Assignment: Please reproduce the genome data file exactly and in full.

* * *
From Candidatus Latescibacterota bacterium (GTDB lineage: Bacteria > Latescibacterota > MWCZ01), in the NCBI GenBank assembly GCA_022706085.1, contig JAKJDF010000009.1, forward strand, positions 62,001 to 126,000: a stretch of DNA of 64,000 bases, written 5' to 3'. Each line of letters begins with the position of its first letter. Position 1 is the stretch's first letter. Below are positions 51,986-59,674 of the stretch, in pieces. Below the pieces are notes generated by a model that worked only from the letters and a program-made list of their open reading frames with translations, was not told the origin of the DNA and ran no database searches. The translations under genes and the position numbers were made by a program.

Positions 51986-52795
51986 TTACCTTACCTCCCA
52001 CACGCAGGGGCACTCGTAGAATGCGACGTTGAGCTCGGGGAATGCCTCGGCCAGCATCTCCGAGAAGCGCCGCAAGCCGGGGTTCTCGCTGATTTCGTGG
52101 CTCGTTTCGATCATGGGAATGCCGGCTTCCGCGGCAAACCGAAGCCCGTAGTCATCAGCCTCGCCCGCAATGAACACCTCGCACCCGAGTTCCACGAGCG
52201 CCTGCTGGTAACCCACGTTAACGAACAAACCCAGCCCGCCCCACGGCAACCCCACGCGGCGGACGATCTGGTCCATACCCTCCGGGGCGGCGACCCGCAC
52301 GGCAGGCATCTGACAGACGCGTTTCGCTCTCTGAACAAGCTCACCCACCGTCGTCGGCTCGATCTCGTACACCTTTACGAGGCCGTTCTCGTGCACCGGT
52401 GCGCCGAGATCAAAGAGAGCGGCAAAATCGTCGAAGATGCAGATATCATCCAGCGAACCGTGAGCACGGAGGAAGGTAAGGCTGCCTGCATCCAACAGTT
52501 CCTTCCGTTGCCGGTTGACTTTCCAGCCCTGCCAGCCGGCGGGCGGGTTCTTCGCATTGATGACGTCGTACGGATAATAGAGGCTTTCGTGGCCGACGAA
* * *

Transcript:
From Candidatus Latescibacterota bacterium (GTDB lineage: Bacteria > Latescibacterota > MWCZ01), in the NCBI GenBank assembly GCA_022706085.1, contig JAKJDF010000009.1, forward strand, positions 62,001 to 126,000: a stretch of DNA of 64,000 bases, written 5' to 3'. Each line of letters begins with the position of its first letter. Position 1 is the stretch's first letter. Below are positions 51,986-59,674 of the stretch, in pieces. Below the pieces are notes generated by a model that worked only from the letters and a program-made list of their open reading frames with translations, was not told the origin of the DNA and ran no database searches. The translations under genes and the position numbers were made by a program.

Positions 51986-52795
51986 TTACCTTACCTCCCA
52001 CACGCAGGGGCACTCGTAGAATGCGACGTTGAGCTCGGGGAATGCCTCGGCCAGCATCTCCGAGAAGCGCCGCAAGCCGGGGTTCTCGCTGATTTCGTGG
52101 CTCGTTTCGATCATGGGAATGCCGGCTTCCGCGGCAAACCGAAGCCCGTAGTCATCAGCCTCGCCCGCAATGAACACCTCGCACCCGAGTTCCACGAGCG
52201 CCTGCTGGTAACCCACGTTAACGAACAAACCCAGCCCGCCCCACGGCAACCCCACGCGGCGGACGATCTGGTCCATACCCTCCGGGGCGGCGACCCGCAC
52301 GGCAGGCATCTGACAGACGCGTTTCGCTCTCTGAACAAGCTCACCCACCGTCGTCGGCTCGATCTCGTACACCTTTACGAGGCCGTTCTCGTGCACCGGT
52401 GCGCCGAGATCAAAGAGAGCGGCAAAATCGTCGAAGATGCAGATATCATCCAGCGAACCGTGAGCACGGAGGAAGGTAAGGCTGCCTGCATCCAACAGTT
52501 CCTTCCGTTGCCGGTTGACTTTCCAGCCCTGCCAGCCGGCGGGCGGGTTCTTCGCATTGATGACGTCGTACGGATAATAGAGGCTTTCGTGGCCGACGAA